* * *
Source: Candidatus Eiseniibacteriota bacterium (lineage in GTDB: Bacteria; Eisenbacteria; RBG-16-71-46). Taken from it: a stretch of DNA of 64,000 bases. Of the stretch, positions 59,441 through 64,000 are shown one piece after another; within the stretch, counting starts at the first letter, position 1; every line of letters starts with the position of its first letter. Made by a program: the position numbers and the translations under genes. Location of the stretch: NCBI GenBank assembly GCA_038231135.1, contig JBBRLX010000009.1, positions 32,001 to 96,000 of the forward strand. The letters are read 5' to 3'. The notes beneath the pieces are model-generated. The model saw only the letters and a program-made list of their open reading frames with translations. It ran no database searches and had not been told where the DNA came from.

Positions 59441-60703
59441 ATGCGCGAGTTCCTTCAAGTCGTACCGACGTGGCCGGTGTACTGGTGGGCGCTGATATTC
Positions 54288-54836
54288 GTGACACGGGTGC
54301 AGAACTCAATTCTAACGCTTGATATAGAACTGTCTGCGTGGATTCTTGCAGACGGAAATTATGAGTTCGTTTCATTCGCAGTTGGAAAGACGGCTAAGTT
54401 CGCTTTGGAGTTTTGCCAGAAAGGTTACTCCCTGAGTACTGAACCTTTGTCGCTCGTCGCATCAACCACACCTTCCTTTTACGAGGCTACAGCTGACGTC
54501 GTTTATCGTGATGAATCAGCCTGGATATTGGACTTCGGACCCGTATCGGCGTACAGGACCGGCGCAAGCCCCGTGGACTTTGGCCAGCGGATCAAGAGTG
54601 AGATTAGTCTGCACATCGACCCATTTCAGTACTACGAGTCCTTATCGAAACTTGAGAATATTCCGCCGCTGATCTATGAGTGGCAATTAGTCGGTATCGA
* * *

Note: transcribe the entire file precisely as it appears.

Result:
Source: Candidatus Eiseniibacteriota bacterium (lineage in GTDB: Bacteria; Eisenbacteria; RBG-16-71-46). Taken from it: a stretch of DNA of 64,000 bases. Of the stretch, positions 59,441 through 64,000 are shown one piece after another; within the stretch, counting starts at the first letter, position 1; every line of letters starts with the position of its first letter. Made by a program: the position numbers and the translations under genes. Location of the stretch: NCBI GenBank assembly GCA_038231135.1, contig JBBRLX010000009.1, positions 32,001 to 96,000 of the forward strand. The letters are read 5' to 3'. The notes beneath the pieces are model-generated. The model saw only the letters and a program-made list of their open reading frames with translations. It ran no database searches and had not been told where the DNA came from.

Positions 59441-60703
59441 ATGCGCGAGTTCCTTCAAGTCGTACCGACGTGGCCGGTGTACTGGTGGGCGCTGATATTC
Positions 54288-54836
54288 GTGACACGGGTGC
54301 AGAACTCAATTCTAACGCTTGATATAGAACTGTCTGCGTGGATTCTTGCAGACGGAAATTATGAGTTCGTTTCATTCGCAGTTGGAAAGACGGCTAAGTT
54401 CGCTTTGGAGTTTTGCCAGAAAGGTTACTCCCTGAGTACTGAACCTTTGTCGCTCGTCGCATCAACCACACCTTCCTTTTACGAGGCTACAGCTGACGTC
54501 GTTTATCGTGATGAATCAGCCTGGATATTGGACTTCGGACCCGTATCGGCGTACAGGACCGGCGCAAGCCCCGTGGACTTTGGCCAGCGGATCAAGAGTG
54601 AGATTAGTCTGCACATCGACCCATTTCAGTACTACGAGTCCTTATCGAAACTTGAGAATATTCCGCCGCTGATCTATGAGTGGCAATTAGTCGGTATCGA